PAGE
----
I imagine, as the child of a famous musician who is also his own musician, your relationship to your dad's music could be complicated — but you seem to have embraced his musical legacy. What has that journey to his music been like for you?

I guess I got lucky, because I got George Harrison! You know, it's good music, and I'm honored to be a part of his legacy. And also, we made so much music together, and spent so much time in the studio at my house in Friar Park, in Henley where I grew up. The studio was directly below my bedroom, so my floor has rattled my whole life. I would always go downstairs and just see what was going on. I remember the Traveling Wilburys there. So, I was very comfortable in the studio, and I kind of grew up learning how to produce and play. For me, it was facilitated very much by my dad, and we were best friends, so spending a lot of time in the studio with him was natural.

We were finishing a record together [when he died]. After he passed away, I got to work with Jeff Lynne, and I ended up finishing it with Jeff and kind of taking the role of my dad on, because there was no artist there to answer questions. That kind of left me in Los Angeles, and left me in a studio thinking, "Well, that was the most fun thing that I could be doing." So I kind of just carried on from there, making my own records and composing for film and TV. It just seemed like a logical step for me.

How great to grow up in an ecosystem where music is naturally part of your everyday life. You come down for tea, and maybe Jeff Lynne or Eric Clapton is in the kitchen.

And also, it offers you a different perspective on life to have these people around the house. It made going to school easier, because you wouldn't take yourself so seriously. You'd come home and Bob Dylan would be there or something.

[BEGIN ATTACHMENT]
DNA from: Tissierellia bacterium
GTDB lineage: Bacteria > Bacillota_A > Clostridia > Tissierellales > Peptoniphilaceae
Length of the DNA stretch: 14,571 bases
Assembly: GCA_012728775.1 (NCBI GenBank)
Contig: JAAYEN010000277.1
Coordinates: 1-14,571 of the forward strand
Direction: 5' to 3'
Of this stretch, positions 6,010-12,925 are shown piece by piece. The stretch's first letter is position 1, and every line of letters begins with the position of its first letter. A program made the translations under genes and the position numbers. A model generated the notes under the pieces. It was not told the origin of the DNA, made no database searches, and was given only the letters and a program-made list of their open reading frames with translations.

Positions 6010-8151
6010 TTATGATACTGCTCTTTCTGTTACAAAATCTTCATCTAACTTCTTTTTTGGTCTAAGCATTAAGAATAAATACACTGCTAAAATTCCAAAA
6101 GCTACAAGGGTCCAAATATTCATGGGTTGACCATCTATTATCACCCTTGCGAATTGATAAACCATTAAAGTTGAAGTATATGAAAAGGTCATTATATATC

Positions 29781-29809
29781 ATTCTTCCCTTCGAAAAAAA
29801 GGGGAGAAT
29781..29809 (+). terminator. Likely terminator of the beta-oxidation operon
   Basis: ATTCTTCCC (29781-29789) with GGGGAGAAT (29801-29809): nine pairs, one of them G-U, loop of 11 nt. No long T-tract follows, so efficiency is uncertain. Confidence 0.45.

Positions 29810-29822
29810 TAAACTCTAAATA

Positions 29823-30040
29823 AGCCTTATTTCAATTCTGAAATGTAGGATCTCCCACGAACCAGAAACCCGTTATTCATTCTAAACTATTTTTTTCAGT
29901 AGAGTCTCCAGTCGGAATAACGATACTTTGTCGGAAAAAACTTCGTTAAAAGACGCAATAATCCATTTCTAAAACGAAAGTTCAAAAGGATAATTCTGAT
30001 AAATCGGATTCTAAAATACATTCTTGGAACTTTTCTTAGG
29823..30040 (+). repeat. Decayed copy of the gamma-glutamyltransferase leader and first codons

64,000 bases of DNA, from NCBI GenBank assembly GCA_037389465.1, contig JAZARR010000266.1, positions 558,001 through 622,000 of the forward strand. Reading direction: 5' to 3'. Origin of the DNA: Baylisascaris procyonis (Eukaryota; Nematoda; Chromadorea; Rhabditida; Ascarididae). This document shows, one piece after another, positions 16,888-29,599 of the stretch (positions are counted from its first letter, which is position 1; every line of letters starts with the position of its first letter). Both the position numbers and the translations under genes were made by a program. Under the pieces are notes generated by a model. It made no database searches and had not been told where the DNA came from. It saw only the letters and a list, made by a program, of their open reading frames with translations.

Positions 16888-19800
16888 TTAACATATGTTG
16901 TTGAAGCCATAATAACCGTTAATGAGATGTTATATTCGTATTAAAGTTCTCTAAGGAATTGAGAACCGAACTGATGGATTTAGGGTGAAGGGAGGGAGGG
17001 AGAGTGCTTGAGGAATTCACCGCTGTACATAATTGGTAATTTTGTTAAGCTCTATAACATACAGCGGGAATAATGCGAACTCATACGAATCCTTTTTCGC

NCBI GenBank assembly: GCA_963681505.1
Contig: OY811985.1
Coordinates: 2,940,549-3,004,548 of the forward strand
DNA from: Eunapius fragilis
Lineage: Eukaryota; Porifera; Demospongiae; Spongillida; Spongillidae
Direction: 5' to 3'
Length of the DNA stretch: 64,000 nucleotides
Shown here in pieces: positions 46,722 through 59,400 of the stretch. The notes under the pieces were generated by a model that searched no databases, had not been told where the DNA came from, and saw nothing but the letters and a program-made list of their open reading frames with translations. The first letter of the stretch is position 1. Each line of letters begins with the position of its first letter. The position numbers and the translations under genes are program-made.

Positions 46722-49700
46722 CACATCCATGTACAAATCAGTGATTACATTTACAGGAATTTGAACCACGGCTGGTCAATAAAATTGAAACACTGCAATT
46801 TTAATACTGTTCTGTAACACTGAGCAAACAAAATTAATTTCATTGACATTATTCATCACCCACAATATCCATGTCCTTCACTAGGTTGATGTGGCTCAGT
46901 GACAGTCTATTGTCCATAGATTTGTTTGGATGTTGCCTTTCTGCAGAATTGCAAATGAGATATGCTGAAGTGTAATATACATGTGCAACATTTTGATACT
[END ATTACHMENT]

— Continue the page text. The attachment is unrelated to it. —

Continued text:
The media image of your dad is of the spiritual, quiet Beatle who loved gardening, but we know it's more nuanced and complicated than that. He also loved absurdity, and he helped fund the Monty Python movie Life of Brian. How do you keep his spirit alive for yourself while having to, in effect, share his legacy with the rest of the world?

That is an interesting thing, actually. There's times when you feel like this person's getting taken away from you. Maybe you see them on an Apple billboard or something and you think, "Oh. He belongs to everyone." You know, you've just got to be quiet and go in the garden and meditate, and then you remember lots of other stuff that's personal and deeper.

But, yeah, when we released the Martin Scorsese documentary, there was a lot of press around that, and a lot of clips that people had edited together in their own way to make a little George Harrison compilation. That kind of weighs on your heart a little bit, and makes you feel disconnected. You just feel like everyone else. And it's a hard thing to understand unless you've had a parent who's passed away and who's been in the public eye. Sometimes you don't want to share them.

Copyright NPR 2016.